The Soviet Union confirmed today that it has proposed at the Geneva arms talks that Britain and France freeze their nuclear arsenals while the Soviets and Americans destroy their European-based missiles.
Soviet Deputy Foreign Minister Georgi Kornienko clarified the Kremlin position on the British and French missiles during a press conference at which he and two other senior officials expanded on Soviet leader Mikhail Gorbachev's long-term plan for worldwide nuclear disarmament announced Wednesday. The briefing also aimed to combat U.S. objections to various aspects of the proposal.
Both the French and the British have objected in the past to consistent Soviet calls to include their nuclear forces in the U.S.-Soviet talks at Geneva. An offer to accept a freeze on British and French missiles appears to be a concession to the western view on medium-range missiles in the European theater.
Both France and Britain have announced plans to modernize their submarine-based forces by the end of the century. In a speech to French legislators during a trip to Paris last October, Gorbachev called for the first time on France and Britain to join Moscow in direct arms talks.
Government spokesman Leonid Zamyatin said that along with the positive responses to Gorbachev's announcement, Defense Secretary Caspar W. Weinberger and other U.S. officials have posed "some problems," such as continued support of the Strategic Defense Initiative, opposed by the Soviet Union, and opposition to the nuclear test ban, which Moscow backs.
Sergei Akhromeyev, chief of the Soviet general staff, stressed that if the Gorbachev plan is approved, the Europe-based medium-range missiles on both sides would be "destroyed," and the destruction will be verifiable by international means. Kornienko countered arguments that Soviet SS20 missiles based in Asia could be shifted easily to the European theater by saying that U.S. Pershing IIs could be moved to Western Europe more quickly.
All three Soviet officials seemed eager to strike a tone of compromise about the Gorbachev proposal.
"If there have been issues of verification," Kornienko said, "we have no verification problems, and we are prepared to go as far here as will be needed."
Asked whether failure to achieve at least partial agreement with Washington on the plan would mean an unsuccessful second summit between President Reagan and Gorbachev, Kornienko said, "Let's be optimistic, and let's seek a constructive dialogue and not ask hypothetical questions."
Holding up a glass with water in it, he said, "Let's call this half full."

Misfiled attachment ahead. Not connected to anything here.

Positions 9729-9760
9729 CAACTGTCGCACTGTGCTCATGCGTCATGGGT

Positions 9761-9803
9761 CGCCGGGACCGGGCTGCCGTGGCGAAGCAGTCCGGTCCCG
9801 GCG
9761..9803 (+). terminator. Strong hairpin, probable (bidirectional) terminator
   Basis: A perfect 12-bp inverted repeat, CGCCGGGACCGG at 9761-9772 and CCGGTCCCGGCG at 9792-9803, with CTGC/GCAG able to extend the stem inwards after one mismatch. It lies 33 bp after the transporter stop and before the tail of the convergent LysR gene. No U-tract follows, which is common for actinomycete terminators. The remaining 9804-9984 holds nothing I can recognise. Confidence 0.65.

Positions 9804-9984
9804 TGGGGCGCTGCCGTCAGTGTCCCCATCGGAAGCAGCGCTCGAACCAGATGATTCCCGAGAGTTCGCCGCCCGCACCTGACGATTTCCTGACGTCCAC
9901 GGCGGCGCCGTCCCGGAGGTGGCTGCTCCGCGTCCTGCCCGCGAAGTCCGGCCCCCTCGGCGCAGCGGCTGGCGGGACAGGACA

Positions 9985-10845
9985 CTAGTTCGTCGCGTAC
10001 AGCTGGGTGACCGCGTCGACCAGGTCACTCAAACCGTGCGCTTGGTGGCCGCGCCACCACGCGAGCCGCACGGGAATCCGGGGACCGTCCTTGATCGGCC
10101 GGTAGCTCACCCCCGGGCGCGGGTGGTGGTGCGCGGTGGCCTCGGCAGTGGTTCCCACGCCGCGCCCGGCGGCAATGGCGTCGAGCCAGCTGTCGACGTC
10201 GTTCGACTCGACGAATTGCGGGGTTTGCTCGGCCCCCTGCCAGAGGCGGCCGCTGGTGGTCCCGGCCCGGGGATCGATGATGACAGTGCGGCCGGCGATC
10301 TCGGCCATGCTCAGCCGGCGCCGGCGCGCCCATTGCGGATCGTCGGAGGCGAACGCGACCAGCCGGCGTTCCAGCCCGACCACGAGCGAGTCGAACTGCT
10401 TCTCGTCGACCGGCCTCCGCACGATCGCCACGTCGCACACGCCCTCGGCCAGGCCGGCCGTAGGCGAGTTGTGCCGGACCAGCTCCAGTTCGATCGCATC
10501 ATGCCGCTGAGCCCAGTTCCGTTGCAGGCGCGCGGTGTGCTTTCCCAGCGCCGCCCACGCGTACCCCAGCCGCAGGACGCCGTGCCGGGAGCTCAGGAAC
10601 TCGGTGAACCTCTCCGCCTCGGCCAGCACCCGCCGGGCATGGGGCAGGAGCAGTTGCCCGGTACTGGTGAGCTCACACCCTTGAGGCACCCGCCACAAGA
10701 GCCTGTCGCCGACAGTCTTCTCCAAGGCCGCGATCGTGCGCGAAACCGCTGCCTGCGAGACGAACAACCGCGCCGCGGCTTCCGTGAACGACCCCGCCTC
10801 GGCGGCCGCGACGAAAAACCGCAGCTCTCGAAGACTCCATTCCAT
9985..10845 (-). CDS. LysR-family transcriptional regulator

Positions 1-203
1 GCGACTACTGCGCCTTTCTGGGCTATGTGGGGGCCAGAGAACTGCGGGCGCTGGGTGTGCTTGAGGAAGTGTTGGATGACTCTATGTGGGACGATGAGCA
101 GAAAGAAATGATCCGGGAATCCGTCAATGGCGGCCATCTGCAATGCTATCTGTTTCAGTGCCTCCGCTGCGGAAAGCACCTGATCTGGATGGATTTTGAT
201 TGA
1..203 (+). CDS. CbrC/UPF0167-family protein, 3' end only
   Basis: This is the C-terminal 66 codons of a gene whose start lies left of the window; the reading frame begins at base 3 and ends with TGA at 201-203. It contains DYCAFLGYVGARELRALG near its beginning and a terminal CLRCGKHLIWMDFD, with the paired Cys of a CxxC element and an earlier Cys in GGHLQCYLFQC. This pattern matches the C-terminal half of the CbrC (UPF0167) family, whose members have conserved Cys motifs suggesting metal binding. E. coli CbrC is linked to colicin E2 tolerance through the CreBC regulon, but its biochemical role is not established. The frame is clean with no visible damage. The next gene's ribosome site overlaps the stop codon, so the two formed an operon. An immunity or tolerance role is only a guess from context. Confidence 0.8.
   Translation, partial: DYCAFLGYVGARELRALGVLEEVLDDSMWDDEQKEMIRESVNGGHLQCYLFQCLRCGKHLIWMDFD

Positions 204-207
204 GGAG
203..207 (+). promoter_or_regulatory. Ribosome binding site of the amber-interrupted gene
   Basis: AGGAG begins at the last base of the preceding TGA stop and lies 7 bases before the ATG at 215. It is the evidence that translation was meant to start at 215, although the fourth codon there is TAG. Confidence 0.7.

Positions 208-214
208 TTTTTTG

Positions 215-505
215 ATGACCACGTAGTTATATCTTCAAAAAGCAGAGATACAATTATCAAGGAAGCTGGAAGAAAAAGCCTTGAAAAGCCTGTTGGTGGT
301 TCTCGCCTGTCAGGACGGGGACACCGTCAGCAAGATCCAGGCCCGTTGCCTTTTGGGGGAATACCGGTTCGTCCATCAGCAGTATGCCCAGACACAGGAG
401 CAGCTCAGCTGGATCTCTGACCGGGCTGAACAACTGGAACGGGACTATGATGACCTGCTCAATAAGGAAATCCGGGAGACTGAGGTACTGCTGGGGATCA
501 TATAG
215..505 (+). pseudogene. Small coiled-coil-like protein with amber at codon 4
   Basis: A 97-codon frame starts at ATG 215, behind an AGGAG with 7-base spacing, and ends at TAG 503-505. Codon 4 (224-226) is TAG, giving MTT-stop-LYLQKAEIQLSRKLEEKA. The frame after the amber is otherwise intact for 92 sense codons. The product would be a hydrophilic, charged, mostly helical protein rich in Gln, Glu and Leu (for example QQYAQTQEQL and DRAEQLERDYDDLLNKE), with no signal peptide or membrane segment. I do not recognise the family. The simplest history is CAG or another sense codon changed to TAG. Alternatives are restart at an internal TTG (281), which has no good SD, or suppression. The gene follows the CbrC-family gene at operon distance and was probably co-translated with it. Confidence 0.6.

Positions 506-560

Kornienko indicated that the Gorbachev proposal "is the focus of our attention for the summit meeting." At the November summit, Gorbachev and Reagan agreed to meet again this year. Several alternative dates have been put forward, one of the Soviet officials said, but no decision has been made.
Spokesman Zamyatin stressed that the bilateral disarmament on intermediate-range missiles would be contingent on a U.S.-Soviet "ban on the development, testing and deployment of space-strike arms." Falling in the first stage of Gorbachev's 15-year plan for worldwide nuclear disarmament, it would take place during the next five to eight years.
In that period, Britain and France "should not build up their respective weapons," Kornienko told journalists at the rare Saturday press conference.
During the next stage, the two countries could determine whether they would follow suit and eliminate their nuclear arsenals, Kornienko said.
He added that Soviet delegates in Geneva already have put forward the arms control aspects of the Gorbachev plan and that other parts of it would be offered by Soviet negotiators at talks in Vienna and Stockholm.
The new Soviet proposal on medium-range weapons represents a major departure from the longstanding Soviet position linking reductions of Soviet European-based SS20s with concurrent reductions of U.S. intermediate-range missiles in Europe, together with reductions of British and French weapons.
Kornienko distinguished the Soviet proposal from the U.S.-proposed "zero option," favored by the Reagan administration. The zero option called for eliminating nuclear weapons in Asia, and it did not preclude the movement of U.S. missiles to Europe, Kornienko said. "We have not proposed anything of the kind," he added.
With respect to the Reagan administration's SDI program -- popularly known as "Star Wars" -- to develop a space-based missile defense, Akhromeyev said that basic verifiable research would be permitted under the Soviet proposal as long as it did not lead specifically to the design of space-strike weapons.
"We are not talking about banning basic research," he said, but only "what goes beyond basic research and becomes goal-oriented or directed research specifically designed to develop a weapons system."
Akhromeyev also elaborated on Gorbachev's proposal for verifying the U.S.-Soviet troop reductions under the Vienna talks, saying that "apart from national technical means of control, we envisage also such measures as an exchange of the lists of the reduced military units, mutual notification about the start and completion of reduction, and creation by each side, for the period of withdrawal, of three or four points of observation for the withdrawal of reduced troops."